DISCLAIMER: I didn't see this film in a theater. I watched it with my HBO Max subscription. I highly recommend you don't go see it in a theater even if it is playing near you. That's too risky with all the virus cases across the U.S. and the world. Stay safe!
Godzilla vs. Kong is the bringing together of two of the most recognizable and beloved film monsters of all time. The two of them duke it out for supremacy as to which one will be the apex predator of Earth. There are also some humans with pesky human problems. One of which is that megacorporation Apex is devising a way to rid the Earth of Godzilla once and for all, but is it a saving grace or the death of all life on Earth? The film stars Alexander Skarsgård, Millie Bobby Brown, Rebecca Hall, Brian Tyree Henry, Shun Oguri, Eiza González, Julian Dennison, Lance Reddick, Kyle Chandler, Demián Bichir, Kaylee Hottle, Hakeem Kae-Kazim, Ronnie Chieng, John Pirruccello, Chris Chalk, Kong, and Godzilla. The film is directed by Adam Wingard and is written by Eric Pearson and Max Borenstein with a story by Terry Rossio, Michael Dougherty, and Zach Shields. The film is in theaters and streaming exclusively on HBO Max for the next 30 days.
Ever since 2008 major studios have been desperate to find their own cinematic universes to pull in intellectual property that's just sitting out there waiting to be plucked and mashed, however clumsily, together in an effort to emulate the success of the Marvel film franchise. There have been varying degrees of success. I've lost count of the number of times Universal has tried to jumpstart its classic monster movie universe (I think we're on try #4 with the success of Invisible Man). And while Kong vs. Godzilla is exactly that type of slapdash corporate synergy, it has something that those other franchise universe attempts don't...
It's got big fucking monsters beating the shit out of each other. I struggle to believe that three years after the worldwide horrific devastation of Godzilla: King of Monsters, humanity would still exist let alone be able to be as technologically advanced, but that aside, Godzilla vs. Kong far outpaces it in special effects, fights, and drama likely because it's not trying to do too many things all at once or introducing almost a half dozen mega monsters in one go.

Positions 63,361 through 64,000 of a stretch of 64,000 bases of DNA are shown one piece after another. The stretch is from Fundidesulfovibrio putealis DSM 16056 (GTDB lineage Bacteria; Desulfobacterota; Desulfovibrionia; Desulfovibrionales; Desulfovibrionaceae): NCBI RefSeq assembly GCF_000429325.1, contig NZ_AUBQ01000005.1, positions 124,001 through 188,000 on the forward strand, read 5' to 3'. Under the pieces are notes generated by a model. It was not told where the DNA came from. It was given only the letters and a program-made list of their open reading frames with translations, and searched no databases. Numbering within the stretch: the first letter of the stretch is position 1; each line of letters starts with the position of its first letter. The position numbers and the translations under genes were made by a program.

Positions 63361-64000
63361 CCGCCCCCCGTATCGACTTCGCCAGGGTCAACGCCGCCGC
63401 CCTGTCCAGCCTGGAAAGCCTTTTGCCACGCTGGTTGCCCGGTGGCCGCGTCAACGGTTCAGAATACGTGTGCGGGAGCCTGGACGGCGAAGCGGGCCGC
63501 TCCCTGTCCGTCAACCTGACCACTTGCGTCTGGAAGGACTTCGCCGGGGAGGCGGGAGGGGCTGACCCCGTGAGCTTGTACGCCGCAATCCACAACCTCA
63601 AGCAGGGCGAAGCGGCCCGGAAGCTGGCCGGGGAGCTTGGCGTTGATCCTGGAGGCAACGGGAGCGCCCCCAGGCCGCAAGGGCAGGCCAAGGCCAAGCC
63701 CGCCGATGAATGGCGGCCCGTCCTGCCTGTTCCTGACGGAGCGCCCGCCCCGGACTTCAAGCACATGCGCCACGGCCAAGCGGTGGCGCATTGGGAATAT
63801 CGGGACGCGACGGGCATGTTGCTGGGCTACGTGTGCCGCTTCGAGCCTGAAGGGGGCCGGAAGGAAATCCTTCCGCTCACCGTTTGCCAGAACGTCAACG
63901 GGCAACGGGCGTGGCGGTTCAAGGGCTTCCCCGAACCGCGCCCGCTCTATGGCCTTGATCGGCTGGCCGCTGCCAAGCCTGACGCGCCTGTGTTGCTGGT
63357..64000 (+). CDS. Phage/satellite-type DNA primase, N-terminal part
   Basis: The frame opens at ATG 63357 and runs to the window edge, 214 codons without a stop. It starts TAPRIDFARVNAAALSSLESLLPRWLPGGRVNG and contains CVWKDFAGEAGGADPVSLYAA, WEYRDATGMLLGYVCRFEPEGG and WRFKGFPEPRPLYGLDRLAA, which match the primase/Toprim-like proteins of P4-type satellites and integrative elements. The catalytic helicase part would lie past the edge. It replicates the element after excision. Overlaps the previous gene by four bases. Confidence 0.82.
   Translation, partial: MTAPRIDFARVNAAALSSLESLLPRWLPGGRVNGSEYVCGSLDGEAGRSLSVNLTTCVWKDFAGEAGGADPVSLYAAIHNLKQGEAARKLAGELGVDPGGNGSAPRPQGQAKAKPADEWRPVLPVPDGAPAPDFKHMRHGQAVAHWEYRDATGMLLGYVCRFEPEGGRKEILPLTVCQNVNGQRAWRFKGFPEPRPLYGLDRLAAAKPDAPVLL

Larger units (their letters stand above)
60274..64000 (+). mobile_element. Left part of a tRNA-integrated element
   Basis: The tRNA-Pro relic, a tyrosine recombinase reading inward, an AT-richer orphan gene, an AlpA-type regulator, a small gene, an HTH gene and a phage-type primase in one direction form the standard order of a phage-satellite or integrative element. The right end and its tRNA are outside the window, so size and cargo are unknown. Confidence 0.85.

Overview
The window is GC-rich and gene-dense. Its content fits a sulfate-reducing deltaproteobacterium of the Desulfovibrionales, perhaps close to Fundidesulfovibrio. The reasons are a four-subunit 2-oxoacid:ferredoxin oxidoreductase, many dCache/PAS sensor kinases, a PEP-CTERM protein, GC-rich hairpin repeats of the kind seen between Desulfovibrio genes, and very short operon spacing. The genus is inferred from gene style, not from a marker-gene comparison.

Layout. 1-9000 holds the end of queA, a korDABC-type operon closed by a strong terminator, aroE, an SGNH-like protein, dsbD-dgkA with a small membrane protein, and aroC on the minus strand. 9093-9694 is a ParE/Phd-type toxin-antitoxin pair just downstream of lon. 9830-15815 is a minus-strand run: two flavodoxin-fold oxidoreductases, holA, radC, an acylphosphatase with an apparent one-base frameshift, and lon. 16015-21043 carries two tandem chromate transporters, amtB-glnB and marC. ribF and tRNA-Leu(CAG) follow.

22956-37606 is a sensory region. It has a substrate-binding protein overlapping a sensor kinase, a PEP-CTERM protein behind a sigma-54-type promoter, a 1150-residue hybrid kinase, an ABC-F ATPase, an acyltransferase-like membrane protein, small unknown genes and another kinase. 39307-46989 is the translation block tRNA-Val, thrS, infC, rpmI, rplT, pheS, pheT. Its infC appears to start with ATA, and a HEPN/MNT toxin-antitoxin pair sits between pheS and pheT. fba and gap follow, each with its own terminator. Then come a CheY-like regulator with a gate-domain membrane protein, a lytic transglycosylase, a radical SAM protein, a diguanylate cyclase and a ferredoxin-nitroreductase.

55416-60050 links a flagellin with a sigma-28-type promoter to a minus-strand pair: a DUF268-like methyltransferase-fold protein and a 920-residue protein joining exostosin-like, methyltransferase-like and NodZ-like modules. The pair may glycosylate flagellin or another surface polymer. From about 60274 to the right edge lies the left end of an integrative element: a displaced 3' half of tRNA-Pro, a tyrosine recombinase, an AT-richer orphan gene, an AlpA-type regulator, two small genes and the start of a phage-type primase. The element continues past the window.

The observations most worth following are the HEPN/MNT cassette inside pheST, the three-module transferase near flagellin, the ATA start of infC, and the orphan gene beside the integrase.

I like story elements of that previous film and I like that they carry over here. There's something about one of the previous films being a prequel, though that ruins the momentum a little bit. It made it confusing as to why Kong was where he was and how he came to be like that. There was also A LOT I forgot from movie to movie about where all these creatures are coming from and why they've awakened, but that doesn't matter as much because we get what we came for. We get to see the giant monsters duke it out.
What's on display here is the incredible action of Kong fighting Godzilla. We as an audience obviously relate to Kong because he is a creature who resembles us in many ways, but the gray of the motivations of each creature is really intriguing. Neither one of the monsters is fighting for us, they're fighting for the sake of domination, yet they understand that mutually assured destruction is no good for either of them. Without giving too much away, I'll say that when Kong and Godzilla team up, it's more glorious than anything else.
Though, what has always endeared me to this collective universe is that it never shies away from the fact that we humans are our own worst enemies. These creatures aren't killing us because they're cruel or evil or whatever. They're killing us because we're in the way of them stopping something terrible from happening. We're in the way of the continued balance of the Earth and the continuation of the planetary ecosystem. The creatures don't want the Earth destroyed because they live here too. It's where they keep all their stuff.
I also like that we get the most realistic human so far. Brian Tyree Henry's Bernie is not a caricature. Trust me when I say after working at a bookstore with a healthily selling conspiracy theory shelf, this is not a caricature. I was honestly frightened how spot on Henry's mannerisms, logorrhea, and aversion to the uncomfortableness of others was. These people actually exist and Henry brings them to life with startling effect. Proof of why he may be my favorite actor at this point. He's so good it's scary.
Kong vs. Godzilla is well balanced. It never feels bloated and its sub two hours runtime keeps it moving at a great clip. The best thing, though is it absolutely delivers on its premise and not only that, but there's minimal cutting back to human reactions of the big throwdown, we just get to marvel at the horrifying destruction these two can unleash on the world. I suggest you see it and, when it's safe to do so, I suggest you see it on the biggest screen possible.